Ryan Enos and Anthony Fowler have a new paper out that tries to figure out if the Obama campaign’s widely reported techno-wizardry in the 2012 election really produced a big get-out-the-vote advantage over Mitt Romney. Apparently not:
The Obama campaign of 2012 has been championed as the most technologically-sophisticated, evidence-based campaign in history while the Romney campaign was more traditional. Does this difference manifest itself in the data? Did the technological sophistication of the Obama campaign lead their GOTV efforts to be significantly more effective than Romney’s?
…. [Our] analysis, while admittedly crude, allows us to roughly compare the effectiveness of the Obama and Romney campaigns in mobilizing their respective supporters. Despite the technological sophistication of the Obama campaign and its devotion to a data-driven, evidence-based campaign, we see similar mobilization effects on both sides of Figure 2. It appears that the two campaigns were roughly comparable in their ability to turn out supporters.
Logic and conventional wisdom suggest that you should concentrate your GOTV effort on strong partisans, since these are the people most likely to vote for you. These are the voters Enos and Fowler analyze, and they conclude that both campaigns mobilized strong partisans about as well. Strongly organized precincts showed a 7 percent improvement in turnout on both sides.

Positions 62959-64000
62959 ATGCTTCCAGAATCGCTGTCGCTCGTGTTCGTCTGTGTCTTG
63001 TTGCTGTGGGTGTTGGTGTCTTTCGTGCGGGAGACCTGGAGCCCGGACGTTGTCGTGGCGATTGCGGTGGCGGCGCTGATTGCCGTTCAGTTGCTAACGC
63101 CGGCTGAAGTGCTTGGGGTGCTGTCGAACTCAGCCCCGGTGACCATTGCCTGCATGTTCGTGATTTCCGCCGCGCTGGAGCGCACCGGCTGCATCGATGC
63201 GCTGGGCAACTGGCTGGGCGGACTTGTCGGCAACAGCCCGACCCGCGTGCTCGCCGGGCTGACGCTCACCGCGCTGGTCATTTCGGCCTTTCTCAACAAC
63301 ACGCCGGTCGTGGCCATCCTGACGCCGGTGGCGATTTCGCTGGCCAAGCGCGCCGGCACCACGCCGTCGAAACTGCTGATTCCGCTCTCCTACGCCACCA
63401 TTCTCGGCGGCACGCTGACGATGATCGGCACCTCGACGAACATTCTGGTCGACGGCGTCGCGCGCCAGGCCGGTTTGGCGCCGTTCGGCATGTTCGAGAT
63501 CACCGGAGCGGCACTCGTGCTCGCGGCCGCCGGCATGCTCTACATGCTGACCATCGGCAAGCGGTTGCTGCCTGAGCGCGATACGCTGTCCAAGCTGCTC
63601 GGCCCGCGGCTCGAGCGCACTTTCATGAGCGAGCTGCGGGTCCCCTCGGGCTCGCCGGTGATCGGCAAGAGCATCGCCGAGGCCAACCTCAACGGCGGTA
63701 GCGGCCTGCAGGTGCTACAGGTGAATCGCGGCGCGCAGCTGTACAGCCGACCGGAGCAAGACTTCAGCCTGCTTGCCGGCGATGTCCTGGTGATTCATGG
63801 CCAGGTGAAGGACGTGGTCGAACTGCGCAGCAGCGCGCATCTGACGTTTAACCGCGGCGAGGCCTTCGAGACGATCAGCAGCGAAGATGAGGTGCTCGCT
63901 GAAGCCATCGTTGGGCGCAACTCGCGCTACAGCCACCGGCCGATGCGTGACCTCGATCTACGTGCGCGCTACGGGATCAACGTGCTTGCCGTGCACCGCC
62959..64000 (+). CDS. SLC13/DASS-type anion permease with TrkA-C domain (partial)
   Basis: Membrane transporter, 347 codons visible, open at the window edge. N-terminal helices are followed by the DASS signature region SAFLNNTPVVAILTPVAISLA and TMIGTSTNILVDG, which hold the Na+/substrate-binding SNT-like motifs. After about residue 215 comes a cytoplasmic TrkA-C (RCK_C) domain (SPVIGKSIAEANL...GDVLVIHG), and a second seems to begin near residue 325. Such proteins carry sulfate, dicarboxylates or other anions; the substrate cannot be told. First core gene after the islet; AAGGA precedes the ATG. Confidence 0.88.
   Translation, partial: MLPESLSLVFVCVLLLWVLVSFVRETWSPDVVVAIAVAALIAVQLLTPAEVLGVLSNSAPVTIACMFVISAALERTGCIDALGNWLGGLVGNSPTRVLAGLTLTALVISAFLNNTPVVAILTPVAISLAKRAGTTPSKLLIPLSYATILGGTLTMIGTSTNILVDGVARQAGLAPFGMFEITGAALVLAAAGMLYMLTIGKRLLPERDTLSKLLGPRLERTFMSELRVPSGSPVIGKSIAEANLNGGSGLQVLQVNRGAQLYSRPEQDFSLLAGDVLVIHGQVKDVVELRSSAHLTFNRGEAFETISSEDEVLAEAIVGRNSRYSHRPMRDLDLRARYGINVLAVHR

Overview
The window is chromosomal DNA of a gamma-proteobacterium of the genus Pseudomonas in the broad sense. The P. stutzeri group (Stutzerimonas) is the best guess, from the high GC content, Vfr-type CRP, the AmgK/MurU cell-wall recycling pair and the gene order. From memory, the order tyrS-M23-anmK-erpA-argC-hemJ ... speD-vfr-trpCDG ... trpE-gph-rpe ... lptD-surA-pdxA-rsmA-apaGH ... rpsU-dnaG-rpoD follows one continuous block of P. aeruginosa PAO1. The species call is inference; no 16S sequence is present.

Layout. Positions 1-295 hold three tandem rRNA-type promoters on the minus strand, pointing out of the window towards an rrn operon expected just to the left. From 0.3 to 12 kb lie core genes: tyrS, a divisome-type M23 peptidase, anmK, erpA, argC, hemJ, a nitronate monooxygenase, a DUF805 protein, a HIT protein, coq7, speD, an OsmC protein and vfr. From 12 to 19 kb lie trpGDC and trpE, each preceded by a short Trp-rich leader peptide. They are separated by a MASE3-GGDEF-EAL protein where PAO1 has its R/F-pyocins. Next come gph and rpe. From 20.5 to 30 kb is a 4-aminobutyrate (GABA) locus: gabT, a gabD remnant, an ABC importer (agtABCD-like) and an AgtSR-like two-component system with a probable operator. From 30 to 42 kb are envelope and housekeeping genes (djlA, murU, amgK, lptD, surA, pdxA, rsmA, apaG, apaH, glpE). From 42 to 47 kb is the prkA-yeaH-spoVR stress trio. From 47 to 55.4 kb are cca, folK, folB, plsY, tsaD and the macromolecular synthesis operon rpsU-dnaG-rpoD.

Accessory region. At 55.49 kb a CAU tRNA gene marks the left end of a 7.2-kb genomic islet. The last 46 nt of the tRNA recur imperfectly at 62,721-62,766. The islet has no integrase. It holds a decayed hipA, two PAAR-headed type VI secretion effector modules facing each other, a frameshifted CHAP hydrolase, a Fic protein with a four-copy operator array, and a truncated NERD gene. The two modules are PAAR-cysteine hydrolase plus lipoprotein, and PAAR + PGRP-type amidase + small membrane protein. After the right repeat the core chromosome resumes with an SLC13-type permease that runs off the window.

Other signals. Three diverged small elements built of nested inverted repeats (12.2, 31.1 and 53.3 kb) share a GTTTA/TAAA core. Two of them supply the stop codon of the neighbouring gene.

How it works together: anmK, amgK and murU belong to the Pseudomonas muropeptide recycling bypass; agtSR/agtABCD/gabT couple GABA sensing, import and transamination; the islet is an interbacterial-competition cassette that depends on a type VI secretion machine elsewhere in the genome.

Now, it could well be that the Obama campaign spent more money on GOTV and was thus able to influence more voters. It’s also possible that Obama was able to perform sophisticated targeting that went beyond just the most rabid partisans. So take this with a grain of salt. But if Enos and Fowler are right, the poli-sci-driven rocket science of the Obama campaign didn’t actually make much difference. The core GOTV efforts of both campaigns were about equally effective.